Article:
Moody’s Analytics: Philippines last to recover in Asia

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THE Philippines is expected to lag behind Asian neighbors in recovering from the pandemic-induced recession, according to international think tank Moody’s Analytics.

In a recent report, Moody’s Analytics chief economist Steven Cochrane said that the Philippines, along with India, will struggle to regain all of its lost output by the end of 2022, while other economies in the Asia Pacific (APAC) region will reach the benchmark by the end of this year.

“India and the Philippines will struggle due to their deep recessions and the uncertain fiscal support of their policymakers,” said Cochrane.

Moody’s Analytics expects the country to regain its momentum by the fourth quarter of 2022, while India is forecasted to recover by the first quarter of next year.

China, Taiwan, and Vietnam have already recovered in the second and third quarters of 2020. Hong Kong is predicted to recover by the first quarter of this year, while South Korea, Indonesia, and Australia will rebound by the second quarter of this year, followed by Thailand by the third quarter of this year.

Moody’s Analytics projected the Philippine economy to rebound with a gross domestic product (GDP) growth of 4.5 percent in 2021 and 6.2 percent in 2022 after a 9.9 percent contraction in 2020. This is in contrast with the Philippine government’s expectation of a 6.5 percent to 7.5 percent GDP growth this year.

Cochrane noted the Philippines’ lack of commitment to fiscal stimulus, which is a factor in the think tank’s forecast.

“Malaysia, Singapore, Australia, Japan and Thailand stand out in terms of the amount of fiscal stimulus… Japan has approved an additional $708 billion stimulus speeding plan for 2021… Singapore and Malaysia are expected to continue fiscal support, and Indonesia’s central bank is committed to provide interest-free funds to the government for targeted fiscal spending at least through mid-2021,” he said.

“India and the Philippines are the least committed to fiscal stimulus, even though they were the two most hard-hit economies from COVID-19 and their subsequent lengthy and strict quarantine policies,” he added.

Cochrane also pointed out that the Philippines lags behind its APAC neighbors in procuring vaccines.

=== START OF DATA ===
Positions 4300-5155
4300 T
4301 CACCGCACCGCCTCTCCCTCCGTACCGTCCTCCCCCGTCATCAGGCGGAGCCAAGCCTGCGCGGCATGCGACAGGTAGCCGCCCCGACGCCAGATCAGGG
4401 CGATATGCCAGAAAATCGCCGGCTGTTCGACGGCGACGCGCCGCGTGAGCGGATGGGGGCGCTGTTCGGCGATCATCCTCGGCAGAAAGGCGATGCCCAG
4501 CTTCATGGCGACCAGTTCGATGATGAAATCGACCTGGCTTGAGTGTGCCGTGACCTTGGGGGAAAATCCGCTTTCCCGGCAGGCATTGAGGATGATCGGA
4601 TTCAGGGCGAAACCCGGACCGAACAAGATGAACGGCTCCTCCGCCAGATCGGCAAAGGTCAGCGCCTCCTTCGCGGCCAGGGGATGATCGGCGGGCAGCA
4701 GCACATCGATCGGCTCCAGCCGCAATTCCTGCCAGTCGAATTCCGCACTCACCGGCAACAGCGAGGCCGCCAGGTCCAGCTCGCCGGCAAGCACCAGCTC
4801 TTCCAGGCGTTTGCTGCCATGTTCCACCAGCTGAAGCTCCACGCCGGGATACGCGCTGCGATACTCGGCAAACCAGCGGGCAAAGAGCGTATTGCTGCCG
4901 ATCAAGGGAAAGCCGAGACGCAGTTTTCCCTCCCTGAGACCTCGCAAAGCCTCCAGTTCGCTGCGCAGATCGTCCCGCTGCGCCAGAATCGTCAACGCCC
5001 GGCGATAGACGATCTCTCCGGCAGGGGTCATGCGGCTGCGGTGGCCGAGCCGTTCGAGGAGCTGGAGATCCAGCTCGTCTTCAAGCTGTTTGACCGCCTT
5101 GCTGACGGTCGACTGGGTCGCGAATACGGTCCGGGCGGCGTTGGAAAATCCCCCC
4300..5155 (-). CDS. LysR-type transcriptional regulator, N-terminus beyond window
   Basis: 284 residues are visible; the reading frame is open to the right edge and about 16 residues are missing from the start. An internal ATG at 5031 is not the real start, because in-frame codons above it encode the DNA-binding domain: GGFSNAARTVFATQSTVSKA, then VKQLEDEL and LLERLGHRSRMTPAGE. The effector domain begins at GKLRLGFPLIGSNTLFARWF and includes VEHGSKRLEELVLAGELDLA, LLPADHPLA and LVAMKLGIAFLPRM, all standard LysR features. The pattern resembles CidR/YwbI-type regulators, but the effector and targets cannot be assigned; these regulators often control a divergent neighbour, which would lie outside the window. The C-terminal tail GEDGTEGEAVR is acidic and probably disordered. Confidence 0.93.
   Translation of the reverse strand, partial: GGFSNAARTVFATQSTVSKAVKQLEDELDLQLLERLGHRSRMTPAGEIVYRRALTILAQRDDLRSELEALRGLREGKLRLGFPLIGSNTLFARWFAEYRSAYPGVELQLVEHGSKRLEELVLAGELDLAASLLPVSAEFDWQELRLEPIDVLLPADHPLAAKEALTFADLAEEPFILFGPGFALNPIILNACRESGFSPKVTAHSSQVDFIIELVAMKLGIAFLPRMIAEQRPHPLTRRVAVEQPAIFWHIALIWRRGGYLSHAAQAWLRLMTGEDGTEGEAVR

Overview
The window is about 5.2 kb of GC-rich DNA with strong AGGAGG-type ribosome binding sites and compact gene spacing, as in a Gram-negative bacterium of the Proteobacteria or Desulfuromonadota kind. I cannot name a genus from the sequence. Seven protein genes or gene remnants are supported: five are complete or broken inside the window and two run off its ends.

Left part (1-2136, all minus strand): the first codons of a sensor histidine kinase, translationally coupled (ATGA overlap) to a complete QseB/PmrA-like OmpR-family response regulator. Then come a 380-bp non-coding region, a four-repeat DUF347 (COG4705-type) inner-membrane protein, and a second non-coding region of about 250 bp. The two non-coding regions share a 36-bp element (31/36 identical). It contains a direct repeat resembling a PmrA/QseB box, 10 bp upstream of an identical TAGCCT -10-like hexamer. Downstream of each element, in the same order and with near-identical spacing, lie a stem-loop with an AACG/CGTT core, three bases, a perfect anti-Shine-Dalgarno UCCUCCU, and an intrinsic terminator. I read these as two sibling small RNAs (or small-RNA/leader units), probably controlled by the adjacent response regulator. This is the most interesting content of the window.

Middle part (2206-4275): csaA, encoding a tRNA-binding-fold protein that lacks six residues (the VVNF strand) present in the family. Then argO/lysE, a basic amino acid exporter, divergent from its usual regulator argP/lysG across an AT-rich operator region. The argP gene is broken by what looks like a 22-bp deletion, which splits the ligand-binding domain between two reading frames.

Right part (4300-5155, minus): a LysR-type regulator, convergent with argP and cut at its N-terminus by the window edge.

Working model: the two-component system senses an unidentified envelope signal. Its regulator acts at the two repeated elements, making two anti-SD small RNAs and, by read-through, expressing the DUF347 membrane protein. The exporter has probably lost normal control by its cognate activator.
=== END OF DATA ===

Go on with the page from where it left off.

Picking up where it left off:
“While behind North America and Europe, most of the larger Asia-Pacific countries have secured enough doses at this point to vaccinate roughly 75 percent of their populations.

An important exception is the Philippines, which has made little progress so far,” he said.

‘Worst is over’

Malacañang, for its part, vowed to prove the Moody’s Analytics report wrong, saying the country’s economy is on track to recover this year.

“Huwag po kayong mag-alala (Do not worry) the worst is over – sabi nga nila (As they say) we’ve hit rock bottom and the only way to go is up,” said Presidential Spokesperson Harry Roque in a press briefing.

“Huwag kayong mag-alala (Do not worry) we will disprove that forecast wrong. At ito po ang dahilan kung bakit nagbubukas tayo ng ekonomiya at palaging sinasabi sa ating mga kababayan: Pag-ingatan ang buhay ng tayo po’y makapaghanapbuhay (This is the reason why we are opening the economy and telling people to take care of their health so they can go to work),” he added.

According to Roque, Philippine Finance Secretary Carlos Dominguez exercised prudence with regard to loans intended for COVID-19 response.

“Kung talagang kinakailangang umutang, uutang pa tayo para gastusin; ito po iyong tinatawag nilang fiscal policies. Pero sa ngayon po, I think mas prudent po ang ginawang approach ni Secretary Dominguez na hinay-hinay ang pangungutang, hinay-hinay ang paggagastos (If we need to borrow, we will borrow funds. It’s what they call the fiscal policies. But for now, I think Secretary Dominguez has taken a more prudent approach when it comes to borrowing and spending),” he said.

“Huwag po nating gastusin ang ating salapi lahat-lahat ‘no na hindi natin alam kung kailan matatapos itong pandemyang ito (Let’s not spend all our money especially since we don’t know when this pandemic will end),” the spokesman added. (Ritchel Mendiola/AJPress)

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